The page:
On 11 November 2011, Iommi, Butler, Osbourne, and Ward announced that they were reuniting to record a new album with producer Rick Rubin and to start touring in 2012.[14] In February 2012, however, Ward left before work commenced on 13. Ward said that he had failed to reach an agreement regarding his contract.[15] [16] [17] [18] However, he did later admit that his weight would have been an issue in a 2013 tour.[19] Osbourne also suggested in an open letter that Ward's decision not to take part was down to his health. In April 2015, Ward criticised Osbourne on his Facebook fan page via a letter to his and the band's fans.[20] Which prompted a rebuttal from Osbourne on his Facebook page:[21]

Bill, stop this smokescreen about an "unsignable contract" and let's be honest. Deep down inside you knew you weren't capable of doing the album and a 16 month tour. Unfortunately for you, our instincts were correct as you were in hospital several times during 2013. Your last hospitalization was for a shoulder surgery that you now say you've only just recovered from. This would have meant that our world tour would have been canceled. So how is all of this my fault? Stop playing the victim and be honest with yourself and our fans.[21]

Ward's surgery on his shoulder prevented him from playing drums again until May 2014.[22] This delayed his third studio album Accountable Beasts.[23] He had also expressed a desire to tour behind the album once it is released, provided that sales were acceptable.[24]

Ward says he has "lost a friend" in Osbourne, but maintains contact with Butler and Iommi; if they could "come to some terms", if Ozzy would make amends for statements he made in 2012 and 2013, he would rejoin Black Sabbath.[25]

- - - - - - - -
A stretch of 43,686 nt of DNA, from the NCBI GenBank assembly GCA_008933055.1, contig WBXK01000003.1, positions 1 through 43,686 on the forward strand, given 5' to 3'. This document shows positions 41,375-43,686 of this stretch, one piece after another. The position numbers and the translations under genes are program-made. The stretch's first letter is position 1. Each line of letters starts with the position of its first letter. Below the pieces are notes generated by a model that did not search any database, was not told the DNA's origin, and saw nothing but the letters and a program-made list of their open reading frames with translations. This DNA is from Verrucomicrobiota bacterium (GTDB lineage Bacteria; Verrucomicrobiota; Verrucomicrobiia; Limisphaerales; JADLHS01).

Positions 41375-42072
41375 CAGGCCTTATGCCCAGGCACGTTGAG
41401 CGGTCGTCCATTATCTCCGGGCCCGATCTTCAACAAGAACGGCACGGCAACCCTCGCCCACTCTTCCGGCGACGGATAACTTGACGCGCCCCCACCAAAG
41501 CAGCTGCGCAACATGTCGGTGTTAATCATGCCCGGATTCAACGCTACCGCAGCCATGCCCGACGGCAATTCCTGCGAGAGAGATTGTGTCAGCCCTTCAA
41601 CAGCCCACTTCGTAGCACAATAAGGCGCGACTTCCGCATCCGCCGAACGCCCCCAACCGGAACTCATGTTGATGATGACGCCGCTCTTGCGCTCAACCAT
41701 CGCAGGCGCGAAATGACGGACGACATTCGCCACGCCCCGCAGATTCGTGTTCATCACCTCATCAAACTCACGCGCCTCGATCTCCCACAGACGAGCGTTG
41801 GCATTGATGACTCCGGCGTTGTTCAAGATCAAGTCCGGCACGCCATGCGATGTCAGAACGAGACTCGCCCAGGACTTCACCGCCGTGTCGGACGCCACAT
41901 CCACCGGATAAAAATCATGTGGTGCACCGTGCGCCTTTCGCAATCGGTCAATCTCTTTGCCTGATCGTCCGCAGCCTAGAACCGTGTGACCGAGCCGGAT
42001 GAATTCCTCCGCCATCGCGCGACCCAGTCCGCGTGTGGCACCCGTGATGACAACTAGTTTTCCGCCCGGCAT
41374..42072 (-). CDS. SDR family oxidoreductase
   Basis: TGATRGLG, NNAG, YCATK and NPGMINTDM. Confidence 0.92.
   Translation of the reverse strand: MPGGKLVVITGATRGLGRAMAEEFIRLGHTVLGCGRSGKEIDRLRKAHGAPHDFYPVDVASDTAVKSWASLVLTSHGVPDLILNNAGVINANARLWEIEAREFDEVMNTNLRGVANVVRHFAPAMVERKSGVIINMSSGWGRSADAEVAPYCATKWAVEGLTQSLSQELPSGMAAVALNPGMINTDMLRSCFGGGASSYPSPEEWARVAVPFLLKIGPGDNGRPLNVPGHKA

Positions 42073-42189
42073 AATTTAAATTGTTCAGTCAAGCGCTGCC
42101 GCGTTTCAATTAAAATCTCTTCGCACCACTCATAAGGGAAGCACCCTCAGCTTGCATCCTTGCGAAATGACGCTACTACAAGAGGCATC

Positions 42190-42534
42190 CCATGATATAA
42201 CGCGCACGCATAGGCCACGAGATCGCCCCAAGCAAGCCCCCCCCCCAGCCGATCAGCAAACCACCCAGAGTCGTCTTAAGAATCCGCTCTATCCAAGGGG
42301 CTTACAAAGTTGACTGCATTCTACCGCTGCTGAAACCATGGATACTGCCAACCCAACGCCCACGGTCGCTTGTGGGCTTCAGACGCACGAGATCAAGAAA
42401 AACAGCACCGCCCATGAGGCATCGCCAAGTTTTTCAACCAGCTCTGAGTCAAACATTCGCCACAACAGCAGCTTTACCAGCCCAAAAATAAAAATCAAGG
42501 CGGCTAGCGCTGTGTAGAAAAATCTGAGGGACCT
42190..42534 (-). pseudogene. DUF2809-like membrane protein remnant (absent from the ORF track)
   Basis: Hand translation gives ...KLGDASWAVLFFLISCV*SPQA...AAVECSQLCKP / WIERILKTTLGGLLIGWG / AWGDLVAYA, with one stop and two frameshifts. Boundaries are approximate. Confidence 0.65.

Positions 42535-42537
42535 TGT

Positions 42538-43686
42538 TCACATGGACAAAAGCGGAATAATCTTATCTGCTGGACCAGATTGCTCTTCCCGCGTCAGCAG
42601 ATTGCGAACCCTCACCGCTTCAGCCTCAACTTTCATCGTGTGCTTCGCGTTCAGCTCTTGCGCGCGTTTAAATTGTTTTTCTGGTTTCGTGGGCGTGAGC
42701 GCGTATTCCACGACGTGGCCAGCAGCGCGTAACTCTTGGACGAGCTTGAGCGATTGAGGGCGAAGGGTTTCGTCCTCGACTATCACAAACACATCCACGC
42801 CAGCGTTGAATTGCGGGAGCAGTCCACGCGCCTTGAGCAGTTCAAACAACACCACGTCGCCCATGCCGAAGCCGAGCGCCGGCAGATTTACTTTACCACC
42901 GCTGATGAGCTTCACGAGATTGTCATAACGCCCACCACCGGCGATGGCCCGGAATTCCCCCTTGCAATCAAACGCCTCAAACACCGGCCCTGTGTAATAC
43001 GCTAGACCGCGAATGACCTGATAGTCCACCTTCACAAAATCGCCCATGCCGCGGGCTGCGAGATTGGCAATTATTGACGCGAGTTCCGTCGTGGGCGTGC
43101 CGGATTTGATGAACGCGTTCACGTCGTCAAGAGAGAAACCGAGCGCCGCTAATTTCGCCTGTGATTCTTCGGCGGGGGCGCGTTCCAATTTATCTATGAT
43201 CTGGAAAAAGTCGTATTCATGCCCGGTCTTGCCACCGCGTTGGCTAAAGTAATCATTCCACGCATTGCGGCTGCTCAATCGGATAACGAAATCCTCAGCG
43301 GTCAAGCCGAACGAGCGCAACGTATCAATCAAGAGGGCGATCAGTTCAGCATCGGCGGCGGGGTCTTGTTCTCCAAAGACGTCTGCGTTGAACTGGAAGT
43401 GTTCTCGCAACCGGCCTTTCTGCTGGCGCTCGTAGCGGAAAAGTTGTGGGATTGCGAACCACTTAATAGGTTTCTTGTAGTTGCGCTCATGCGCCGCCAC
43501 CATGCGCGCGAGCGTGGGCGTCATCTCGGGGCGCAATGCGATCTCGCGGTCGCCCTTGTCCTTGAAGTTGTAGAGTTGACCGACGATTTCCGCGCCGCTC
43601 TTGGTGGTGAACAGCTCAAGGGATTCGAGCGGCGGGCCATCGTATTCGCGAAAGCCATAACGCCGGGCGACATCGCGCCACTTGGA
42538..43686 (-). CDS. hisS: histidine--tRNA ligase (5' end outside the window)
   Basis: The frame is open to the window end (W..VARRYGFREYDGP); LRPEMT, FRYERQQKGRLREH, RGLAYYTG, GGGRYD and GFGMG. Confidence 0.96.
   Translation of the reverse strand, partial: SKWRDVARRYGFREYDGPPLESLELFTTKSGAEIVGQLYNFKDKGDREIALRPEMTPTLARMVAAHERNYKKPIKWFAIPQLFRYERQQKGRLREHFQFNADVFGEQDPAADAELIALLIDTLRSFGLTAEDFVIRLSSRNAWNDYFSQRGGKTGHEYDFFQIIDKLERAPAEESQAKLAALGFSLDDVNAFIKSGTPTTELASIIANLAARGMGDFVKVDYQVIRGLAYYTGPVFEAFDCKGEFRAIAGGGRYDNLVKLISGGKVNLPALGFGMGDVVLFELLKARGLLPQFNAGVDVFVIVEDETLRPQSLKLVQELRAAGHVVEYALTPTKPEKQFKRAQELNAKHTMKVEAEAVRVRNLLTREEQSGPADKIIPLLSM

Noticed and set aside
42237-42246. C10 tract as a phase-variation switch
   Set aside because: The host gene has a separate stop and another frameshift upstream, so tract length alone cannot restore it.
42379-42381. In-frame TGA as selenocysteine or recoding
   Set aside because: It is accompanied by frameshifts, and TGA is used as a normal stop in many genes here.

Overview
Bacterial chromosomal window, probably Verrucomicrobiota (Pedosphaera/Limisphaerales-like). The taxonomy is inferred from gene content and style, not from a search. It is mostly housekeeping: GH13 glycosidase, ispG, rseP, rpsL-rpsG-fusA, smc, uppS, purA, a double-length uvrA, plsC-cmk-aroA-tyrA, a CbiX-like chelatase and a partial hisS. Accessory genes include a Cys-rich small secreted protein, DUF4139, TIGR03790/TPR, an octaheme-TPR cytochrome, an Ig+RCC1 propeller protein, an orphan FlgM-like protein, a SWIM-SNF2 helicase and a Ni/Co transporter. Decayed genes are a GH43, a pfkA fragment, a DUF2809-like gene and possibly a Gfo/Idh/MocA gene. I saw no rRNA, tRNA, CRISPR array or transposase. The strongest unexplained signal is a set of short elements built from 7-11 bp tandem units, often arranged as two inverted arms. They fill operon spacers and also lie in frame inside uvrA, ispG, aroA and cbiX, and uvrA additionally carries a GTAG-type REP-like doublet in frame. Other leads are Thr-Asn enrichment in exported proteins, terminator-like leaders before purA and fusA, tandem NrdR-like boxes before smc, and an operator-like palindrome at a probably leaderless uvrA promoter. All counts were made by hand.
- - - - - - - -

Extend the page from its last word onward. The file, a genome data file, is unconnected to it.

Ward reunited with Sabbath members Tony Iommi and Geezer Butler to accept the "Lifetime Achievement" award at the May 2015 Ivor Novello Awards.[26]

In 2016, Ward debuted with a new band called "Day of Errors", which played its first gig in June that year at Gaslamp in Long Beach, California and also features Joe Amodea on guitar/vocals and Kill Devil Hill singer Jason “Dewey” Bragg on vocals.

Ward was due to play a string of dates with his new band in December 2017 but had to cancel these when he was hospitalised with heart problems in November.[27]

He once again reunited with Iommi and Butler in Los Angeles in May 2019, as Black Sabbath were awarded a Lifetime Achievement Grammy. Though Sabbath did not perform, Rival Sons performed a set of their songs for the occasion. [28] A short time later Osbourne said in an interview that he wants to play one last show with the band's original lineup.[29] Ward announced 3 weeks later on his instagram that he loved all 3 of his former Black Sabbath bandmates very much and was open-minded to playing a very last show with them.[30]

Personal life[change | change source]

Ward has two sons, Nigel and Aron, and one daughter, Emily.